No time for limin’

trinidadThe crossing from Grenada to Trinidad is around 85nm. With a north-east breeze between 12-18knots, the evening of 15th June was an ideal night to sail. Back in January this year however, two incidents took place between Grenada and Trinidad which pricked up the ears of the sailing community. About halfway a pirogue with five armed men boarded two vessels at two separate times. The pirates (for want of a better name) allegedly stole from the vessels – anything from electrical items to dunny rolls. Fortunately nobody was hurt in the attacks. It is assumed the attack vessel was the same in both incidents and likely from Venezuela.

Word of the attacks spread swiftly through the sailing community. Following advice from various bodies, we took some precautions for our trip. Firstly we notified the Trinidad Coast Guard and local YSATT representative in Trinidad of our intention to sail at night. A Float Plan template is available from local Trinidadian and yacht services representative Jesse James. Secondly, our route was to the east of both the Hibiscus and Poinsettia Oil Fields, which are located about halfway. There were around five other yachts sailing the night we sailed.

But a strange incident did happroute to Trinidaden on our voyage. About 35nm south of Grenada, north of the Poinsettia oilfield, for some time I’d been watching a vessel heading north-west as we were heading south-east. When the vessel was about 4nm on our port side (identified via the radar), the vessel turned sharply and headed directly towards us. In what seemed minutes the vessel then crossed our bow within 50m. The vessel circled Blue Heeler in a clockwise direction, passed our stern and began motoring away. It appeared to be a fishing vessel around 15m long and was clearly lit. The vessel gave us no indication of its intentions and we certainly don’t enjoy having vessels deviate from their heading, come straight for us, then circle us in the middle of the night! The rest of our trip was fine except for the 2kn current against us for most of the way.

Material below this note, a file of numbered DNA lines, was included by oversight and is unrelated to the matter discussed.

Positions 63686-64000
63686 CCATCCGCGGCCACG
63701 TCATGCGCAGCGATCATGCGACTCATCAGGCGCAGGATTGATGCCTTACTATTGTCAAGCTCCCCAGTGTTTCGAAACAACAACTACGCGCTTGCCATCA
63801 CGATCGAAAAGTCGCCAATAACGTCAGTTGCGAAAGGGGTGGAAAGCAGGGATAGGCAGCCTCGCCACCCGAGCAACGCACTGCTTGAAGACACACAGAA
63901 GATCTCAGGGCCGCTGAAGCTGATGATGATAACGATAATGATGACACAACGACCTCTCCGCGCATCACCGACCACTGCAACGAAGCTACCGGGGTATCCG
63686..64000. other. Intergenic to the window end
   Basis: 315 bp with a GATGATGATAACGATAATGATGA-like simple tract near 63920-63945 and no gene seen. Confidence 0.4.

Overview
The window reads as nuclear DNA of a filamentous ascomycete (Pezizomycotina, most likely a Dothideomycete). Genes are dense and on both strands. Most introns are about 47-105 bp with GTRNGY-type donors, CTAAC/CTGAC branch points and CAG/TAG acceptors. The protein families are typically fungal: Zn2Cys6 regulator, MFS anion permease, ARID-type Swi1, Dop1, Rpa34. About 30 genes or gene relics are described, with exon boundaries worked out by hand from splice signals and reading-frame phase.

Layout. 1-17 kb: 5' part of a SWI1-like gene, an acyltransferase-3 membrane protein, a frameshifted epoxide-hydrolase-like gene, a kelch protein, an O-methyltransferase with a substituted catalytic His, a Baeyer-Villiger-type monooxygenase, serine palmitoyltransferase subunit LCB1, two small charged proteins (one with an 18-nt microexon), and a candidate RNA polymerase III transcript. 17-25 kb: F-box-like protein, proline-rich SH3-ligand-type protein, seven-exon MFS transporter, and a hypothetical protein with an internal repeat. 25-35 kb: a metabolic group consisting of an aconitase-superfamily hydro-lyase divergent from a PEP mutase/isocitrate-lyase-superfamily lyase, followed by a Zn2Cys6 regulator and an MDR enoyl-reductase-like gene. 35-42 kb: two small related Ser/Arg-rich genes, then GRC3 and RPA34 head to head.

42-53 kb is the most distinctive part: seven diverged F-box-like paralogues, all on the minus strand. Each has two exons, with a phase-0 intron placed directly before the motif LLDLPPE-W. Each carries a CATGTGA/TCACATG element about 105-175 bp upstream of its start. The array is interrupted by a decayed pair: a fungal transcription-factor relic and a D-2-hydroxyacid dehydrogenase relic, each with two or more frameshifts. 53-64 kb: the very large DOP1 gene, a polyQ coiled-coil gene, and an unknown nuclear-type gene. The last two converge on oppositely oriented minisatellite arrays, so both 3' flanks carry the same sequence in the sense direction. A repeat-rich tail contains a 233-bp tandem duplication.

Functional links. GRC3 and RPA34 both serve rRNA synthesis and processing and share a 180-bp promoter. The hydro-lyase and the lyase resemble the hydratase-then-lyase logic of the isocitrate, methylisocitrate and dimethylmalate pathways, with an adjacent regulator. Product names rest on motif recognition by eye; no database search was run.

Approaching Trinidad

Approaching Trinidad

At daybreak we noticed the Caribbean Sea had turned brown. The Gulf of Paria is a natural harbour which separates Trinidad and Venezuela. Brown waters from South American rivers leech into the blue waters of the Caribbean Sea. Following a couple of tugs through the Boca Channel, by mid morning we’d arrived safely into the industrial port of Chaguaramas at the northwest of Trinidad.

Our first stop was Customs and Immigration. At the Crews Inn Marina there is a customs dock, but it was busy so we anchored out beyond the full mooring field. Customs fee to check in was TT$50 (about A$10) which is a monthly fee to cover ‘navigation’. We entered on our British passports as to enter on our Aussie passports would incur a Visa or Visa Waiver fee of TT$400 (A$80)  😉

The next day Blue Heeler was successfully hauled out at Power Boats Marine Yard . We made sure we closed the through-hulls in both the head and galley in preparation of the high pressure wash (first time we learnt the hard way with thousands of PSI of water blasting up the hoses pushing barnacles, crap, and goo into the galley and head!). Before long we were wired up with an air-conditioner installed in the front hatch. Cool bliss!

20160616 Trinidad (10)